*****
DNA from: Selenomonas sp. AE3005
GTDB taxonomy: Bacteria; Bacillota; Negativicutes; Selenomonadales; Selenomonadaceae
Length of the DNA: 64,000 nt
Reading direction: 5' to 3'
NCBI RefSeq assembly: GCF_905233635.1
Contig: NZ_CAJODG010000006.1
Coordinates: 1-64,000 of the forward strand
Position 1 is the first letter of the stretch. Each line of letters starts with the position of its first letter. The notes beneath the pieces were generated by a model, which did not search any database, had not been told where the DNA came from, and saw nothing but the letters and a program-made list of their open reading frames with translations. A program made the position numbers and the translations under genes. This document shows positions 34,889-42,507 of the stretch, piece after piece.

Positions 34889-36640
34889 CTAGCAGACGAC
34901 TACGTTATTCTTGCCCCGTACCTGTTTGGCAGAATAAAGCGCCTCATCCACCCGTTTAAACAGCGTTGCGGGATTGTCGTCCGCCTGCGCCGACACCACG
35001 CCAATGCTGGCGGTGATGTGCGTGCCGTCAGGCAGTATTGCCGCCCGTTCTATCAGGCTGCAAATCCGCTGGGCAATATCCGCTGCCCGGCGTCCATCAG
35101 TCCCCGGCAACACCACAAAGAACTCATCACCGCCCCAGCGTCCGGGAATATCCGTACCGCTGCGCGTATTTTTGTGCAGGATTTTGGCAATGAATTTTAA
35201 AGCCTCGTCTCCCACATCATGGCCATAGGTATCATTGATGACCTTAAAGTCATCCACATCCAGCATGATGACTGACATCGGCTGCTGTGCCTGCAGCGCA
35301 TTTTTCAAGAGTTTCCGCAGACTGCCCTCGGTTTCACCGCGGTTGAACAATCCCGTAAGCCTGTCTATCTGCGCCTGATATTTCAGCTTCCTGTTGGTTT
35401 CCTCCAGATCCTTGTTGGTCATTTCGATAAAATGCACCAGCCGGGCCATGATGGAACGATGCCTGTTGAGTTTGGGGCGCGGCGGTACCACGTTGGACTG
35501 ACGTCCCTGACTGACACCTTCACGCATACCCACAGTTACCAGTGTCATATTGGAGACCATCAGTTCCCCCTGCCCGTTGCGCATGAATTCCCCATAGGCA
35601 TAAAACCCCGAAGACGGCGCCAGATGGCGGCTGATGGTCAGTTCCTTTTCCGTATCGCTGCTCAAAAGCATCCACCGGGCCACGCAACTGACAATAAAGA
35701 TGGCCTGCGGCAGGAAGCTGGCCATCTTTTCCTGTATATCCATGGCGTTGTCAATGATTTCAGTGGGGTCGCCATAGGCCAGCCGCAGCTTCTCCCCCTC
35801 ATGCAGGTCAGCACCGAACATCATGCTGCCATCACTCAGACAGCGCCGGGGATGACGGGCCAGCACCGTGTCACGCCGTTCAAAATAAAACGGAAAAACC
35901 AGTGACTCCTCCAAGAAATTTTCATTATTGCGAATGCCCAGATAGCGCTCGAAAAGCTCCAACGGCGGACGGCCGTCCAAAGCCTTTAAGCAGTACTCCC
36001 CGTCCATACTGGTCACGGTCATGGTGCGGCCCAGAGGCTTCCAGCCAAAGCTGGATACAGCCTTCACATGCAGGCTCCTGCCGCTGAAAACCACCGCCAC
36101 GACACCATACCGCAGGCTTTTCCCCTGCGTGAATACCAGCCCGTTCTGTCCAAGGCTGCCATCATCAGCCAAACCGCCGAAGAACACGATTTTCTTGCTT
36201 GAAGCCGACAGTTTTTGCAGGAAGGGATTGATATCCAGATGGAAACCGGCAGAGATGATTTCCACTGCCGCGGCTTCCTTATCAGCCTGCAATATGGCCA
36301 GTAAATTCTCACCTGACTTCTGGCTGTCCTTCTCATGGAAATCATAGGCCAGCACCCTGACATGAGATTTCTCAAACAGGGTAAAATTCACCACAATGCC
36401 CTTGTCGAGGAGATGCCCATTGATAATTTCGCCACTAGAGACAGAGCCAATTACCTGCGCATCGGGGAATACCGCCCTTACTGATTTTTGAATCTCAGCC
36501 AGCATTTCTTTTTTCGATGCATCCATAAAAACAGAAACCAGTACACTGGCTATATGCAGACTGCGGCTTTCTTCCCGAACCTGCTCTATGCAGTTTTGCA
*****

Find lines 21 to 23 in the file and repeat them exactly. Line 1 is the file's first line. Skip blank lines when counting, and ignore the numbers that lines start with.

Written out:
35901 AGTGACTCCTCCAAGAAATTTTCATTATTGCGAATGCCCAGATAGCGCTCGAAAAGCTCCAACGGCGGACGGCCGTCCAAAGCCTTTAAGCAGTACTCCC
36001 CGTCCATACTGGTCACGGTCATGGTGCGGCCCAGAGGCTTCCAGCCAAAGCTGGATACAGCCTTCACATGCAGGCTCCTGCCGCTGAAAACCACCGCCAC
36101 GACACCATACCGCAGGCTTTTCCCCTGCGTGAATACCAGCCCGTTCTGTCCAAGGCTGCCATCATCAGCCAAACCGCCGAAGAACACGATTTTCTTGCTT